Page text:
October 2003 Archives

Back of Shadow Boxes Cardigan Head On View   Back of Shadow Boxes Cardigan Side View
The back of the cardigan begins...

This is the first color panel of the back of the Shadow Boxes Cardigan (which I will probably refer to as SBC because, a) I am lazy, and b) as a scientist I have a pathological need to turn everything into an acronym). This sweater is worked from side to side instead of top to bottom. The patterning is essentially garter stitch rows offset by stockinette areas. Only the lower part of the cardigan (the bottom 36 stitches) have the shadow patterning. The stitch work is a little wavy at this point, but I think a good blocking will take care of that!

So far, so good. Finished with the iris striping for a bit and onto plum!

Oh! And a big Happy Birthday to my very first knitting buddy and teacher, Judy Smith. She's busy being a pediatric rhumatologist, but hopefully someone is taking time to feed her cake!

A Few More Boxes

Back of Shadow Boxes Cardigan  Side View of Shadow Boxes Cardigan

Wednesdays are not a high productivity knitting night for me -- but I did get half of the next color interval done. Ever since my husband and I started dating, Wednesday has been our date night. In the past 6 or so years, I think I can count on one hand the number of times that we haven't spent the evening on a date. Tonight we went to Frontera Grill for margaritas and a little new job celebration for John. If you want a good margarita, Frontera is one of the best places to go. It's also one of my happy places.

I also got a little work done on my travelling project today. It was just nice enough outside so that I could sit on the grass and soak up the fall sunshine. This picture was actually taken yesterday, I've now turned the heal and am doing the ankle decreases.

Regia MultiEffekt Sock

The yarn is Regia Multi Effekt, 5375. I purchased it from KnitPicks a while back when Knitters Review posted the 10% off coupon and I just couldn't resist fall sock yarn. Supposedly this sock yarn is "masculine". But when I tried it out on my resident male, I got a raised eyebrown. Good thing I didn't buy it for him. So I guess the folks at KnitPicks need to think again. (BTW, when did KnitPicks drop the free shipping on orders over $30?)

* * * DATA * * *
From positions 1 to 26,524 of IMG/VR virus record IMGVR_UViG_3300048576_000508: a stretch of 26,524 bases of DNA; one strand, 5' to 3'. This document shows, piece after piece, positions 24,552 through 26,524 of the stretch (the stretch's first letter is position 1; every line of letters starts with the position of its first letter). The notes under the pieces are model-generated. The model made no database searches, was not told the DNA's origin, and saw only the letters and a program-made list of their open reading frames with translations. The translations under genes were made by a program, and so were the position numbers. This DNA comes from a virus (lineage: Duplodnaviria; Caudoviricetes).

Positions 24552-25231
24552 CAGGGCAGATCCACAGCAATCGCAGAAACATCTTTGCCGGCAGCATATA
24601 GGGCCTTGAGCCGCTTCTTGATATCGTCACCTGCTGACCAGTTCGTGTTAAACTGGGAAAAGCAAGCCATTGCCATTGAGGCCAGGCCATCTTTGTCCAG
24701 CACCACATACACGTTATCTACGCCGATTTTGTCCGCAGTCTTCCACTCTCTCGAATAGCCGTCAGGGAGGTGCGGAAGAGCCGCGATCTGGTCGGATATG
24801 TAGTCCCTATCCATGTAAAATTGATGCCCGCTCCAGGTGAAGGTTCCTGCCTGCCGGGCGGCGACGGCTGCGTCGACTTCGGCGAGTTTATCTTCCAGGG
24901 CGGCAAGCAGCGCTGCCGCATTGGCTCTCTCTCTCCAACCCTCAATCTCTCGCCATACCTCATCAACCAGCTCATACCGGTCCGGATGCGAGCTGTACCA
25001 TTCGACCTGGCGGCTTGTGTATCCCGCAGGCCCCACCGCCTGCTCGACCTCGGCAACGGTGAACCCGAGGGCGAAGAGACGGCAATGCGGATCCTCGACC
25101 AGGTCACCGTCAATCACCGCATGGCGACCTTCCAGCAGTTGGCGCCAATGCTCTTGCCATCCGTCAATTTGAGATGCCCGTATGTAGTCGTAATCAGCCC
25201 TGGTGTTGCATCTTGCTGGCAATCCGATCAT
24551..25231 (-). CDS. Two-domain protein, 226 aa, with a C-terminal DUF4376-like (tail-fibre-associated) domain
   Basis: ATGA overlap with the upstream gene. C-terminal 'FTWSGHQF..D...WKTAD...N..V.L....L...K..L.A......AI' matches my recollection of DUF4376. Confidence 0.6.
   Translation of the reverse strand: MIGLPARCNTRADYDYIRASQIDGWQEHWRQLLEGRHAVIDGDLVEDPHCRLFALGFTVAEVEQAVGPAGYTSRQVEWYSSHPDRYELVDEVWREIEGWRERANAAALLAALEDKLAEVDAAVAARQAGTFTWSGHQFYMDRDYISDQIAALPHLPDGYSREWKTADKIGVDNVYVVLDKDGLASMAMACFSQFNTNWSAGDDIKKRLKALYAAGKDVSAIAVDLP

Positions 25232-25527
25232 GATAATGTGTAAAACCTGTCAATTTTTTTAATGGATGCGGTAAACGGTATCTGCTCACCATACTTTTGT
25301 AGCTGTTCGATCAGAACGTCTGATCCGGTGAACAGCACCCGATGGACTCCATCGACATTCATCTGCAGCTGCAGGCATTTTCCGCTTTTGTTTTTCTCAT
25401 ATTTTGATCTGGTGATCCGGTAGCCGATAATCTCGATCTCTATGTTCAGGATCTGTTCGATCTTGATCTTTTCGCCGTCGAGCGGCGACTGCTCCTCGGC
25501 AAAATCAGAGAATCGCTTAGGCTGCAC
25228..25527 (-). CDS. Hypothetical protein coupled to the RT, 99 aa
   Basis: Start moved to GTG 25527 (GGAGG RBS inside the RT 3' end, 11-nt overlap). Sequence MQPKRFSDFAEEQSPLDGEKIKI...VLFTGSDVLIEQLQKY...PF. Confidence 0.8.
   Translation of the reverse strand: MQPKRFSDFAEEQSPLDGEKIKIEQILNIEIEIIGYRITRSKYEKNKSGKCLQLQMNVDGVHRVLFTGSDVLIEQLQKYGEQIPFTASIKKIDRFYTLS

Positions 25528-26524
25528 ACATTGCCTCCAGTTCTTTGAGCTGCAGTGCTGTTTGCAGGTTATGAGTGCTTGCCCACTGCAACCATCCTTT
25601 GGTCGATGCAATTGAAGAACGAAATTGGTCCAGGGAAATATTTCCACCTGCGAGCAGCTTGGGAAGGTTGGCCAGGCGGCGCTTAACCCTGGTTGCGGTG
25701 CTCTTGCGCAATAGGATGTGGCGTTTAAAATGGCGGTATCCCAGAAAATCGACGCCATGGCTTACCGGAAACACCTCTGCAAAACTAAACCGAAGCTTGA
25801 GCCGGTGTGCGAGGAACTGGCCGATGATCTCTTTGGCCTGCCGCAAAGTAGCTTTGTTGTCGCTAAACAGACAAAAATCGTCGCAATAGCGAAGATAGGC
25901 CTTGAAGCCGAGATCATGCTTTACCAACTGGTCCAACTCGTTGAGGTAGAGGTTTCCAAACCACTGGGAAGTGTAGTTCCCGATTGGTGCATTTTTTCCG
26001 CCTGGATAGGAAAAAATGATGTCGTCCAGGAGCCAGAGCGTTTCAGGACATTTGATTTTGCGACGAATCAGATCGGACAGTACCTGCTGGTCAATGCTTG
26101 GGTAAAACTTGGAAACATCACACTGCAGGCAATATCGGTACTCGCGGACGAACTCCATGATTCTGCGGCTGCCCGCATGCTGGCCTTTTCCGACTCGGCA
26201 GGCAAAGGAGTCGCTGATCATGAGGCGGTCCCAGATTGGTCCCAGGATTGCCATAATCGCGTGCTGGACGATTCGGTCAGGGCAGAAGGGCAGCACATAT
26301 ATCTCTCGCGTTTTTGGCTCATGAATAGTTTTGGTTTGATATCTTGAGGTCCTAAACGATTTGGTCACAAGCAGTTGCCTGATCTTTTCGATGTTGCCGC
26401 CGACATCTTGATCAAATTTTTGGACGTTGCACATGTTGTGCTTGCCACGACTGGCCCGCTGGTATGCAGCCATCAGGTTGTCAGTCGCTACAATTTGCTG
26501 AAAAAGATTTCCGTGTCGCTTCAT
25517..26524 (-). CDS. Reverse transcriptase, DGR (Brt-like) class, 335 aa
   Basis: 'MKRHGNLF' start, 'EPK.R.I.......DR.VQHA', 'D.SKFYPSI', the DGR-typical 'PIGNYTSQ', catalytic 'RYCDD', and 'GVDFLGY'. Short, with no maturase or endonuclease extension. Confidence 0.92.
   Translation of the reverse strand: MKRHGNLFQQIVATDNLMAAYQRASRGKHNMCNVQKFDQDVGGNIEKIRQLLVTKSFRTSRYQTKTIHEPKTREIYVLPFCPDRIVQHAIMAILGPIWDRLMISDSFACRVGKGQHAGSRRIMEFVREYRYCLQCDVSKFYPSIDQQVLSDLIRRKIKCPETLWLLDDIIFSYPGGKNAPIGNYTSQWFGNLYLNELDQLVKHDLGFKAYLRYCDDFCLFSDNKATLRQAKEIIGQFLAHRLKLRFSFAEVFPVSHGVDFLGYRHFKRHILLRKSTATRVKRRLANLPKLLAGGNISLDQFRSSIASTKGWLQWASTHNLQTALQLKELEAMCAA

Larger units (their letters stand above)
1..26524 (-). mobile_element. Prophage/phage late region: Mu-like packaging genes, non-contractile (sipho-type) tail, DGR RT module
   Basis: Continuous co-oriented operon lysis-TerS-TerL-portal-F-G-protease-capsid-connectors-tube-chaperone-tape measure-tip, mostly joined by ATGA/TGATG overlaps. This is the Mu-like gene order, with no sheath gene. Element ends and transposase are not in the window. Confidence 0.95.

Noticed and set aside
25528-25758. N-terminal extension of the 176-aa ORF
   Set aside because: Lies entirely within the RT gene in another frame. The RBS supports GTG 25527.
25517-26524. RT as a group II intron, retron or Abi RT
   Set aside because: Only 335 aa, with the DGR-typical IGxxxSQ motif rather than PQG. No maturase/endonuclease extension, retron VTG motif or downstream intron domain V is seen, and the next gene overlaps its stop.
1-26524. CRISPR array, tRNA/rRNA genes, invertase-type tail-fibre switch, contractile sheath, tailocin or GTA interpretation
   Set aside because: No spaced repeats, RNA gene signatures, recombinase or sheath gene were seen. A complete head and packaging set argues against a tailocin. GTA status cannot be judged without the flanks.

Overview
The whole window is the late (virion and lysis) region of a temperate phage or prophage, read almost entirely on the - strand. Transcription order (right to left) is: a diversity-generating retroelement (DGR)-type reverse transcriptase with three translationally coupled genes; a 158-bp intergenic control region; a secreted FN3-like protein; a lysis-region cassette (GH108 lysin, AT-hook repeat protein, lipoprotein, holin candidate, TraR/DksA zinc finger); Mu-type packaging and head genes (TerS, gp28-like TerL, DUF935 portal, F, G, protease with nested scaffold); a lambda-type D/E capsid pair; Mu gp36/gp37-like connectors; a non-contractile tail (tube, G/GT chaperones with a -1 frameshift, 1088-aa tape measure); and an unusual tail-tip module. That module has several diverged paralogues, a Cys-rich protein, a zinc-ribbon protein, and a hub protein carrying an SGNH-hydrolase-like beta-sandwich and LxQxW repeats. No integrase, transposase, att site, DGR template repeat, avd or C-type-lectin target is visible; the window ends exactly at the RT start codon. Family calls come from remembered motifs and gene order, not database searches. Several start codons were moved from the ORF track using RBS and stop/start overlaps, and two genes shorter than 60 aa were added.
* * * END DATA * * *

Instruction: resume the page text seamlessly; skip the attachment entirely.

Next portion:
Here's a closeup that gives a little closer look at the colors and patterning.

Regia MultiEffekt 5375 Swatch

It's such a pleasure to knit with Regia. I love how soft it is right out of the skein, and I am always intrigued by the patterning. Maybe another sock will be born this weekend!

Almost to the Neck Shaping

Shadow Boxes Cardigan Back  Shadow Boxes Back from the Side.JPG

I'm still pretty fascinated by how this shadow thing works. At some level it just feels a little magical. Even though the knitting is mostly garter and stockinette stitch, watching the patterning keeps pulling me forward. Where the Raspberry starts is the edge of the center color panel panel. There's a little bit of neck shaping that starts soon.

I also got something nice in the mail from my mom. On my last visit, I placed a special order at Knit A Round for some yarn to start Elsabeth Lavold's fabulous Culdesac from the Fall 2003 Knitter's.

Jaeger Matchmaker Merino for Culdesac
The beginnings of culdesac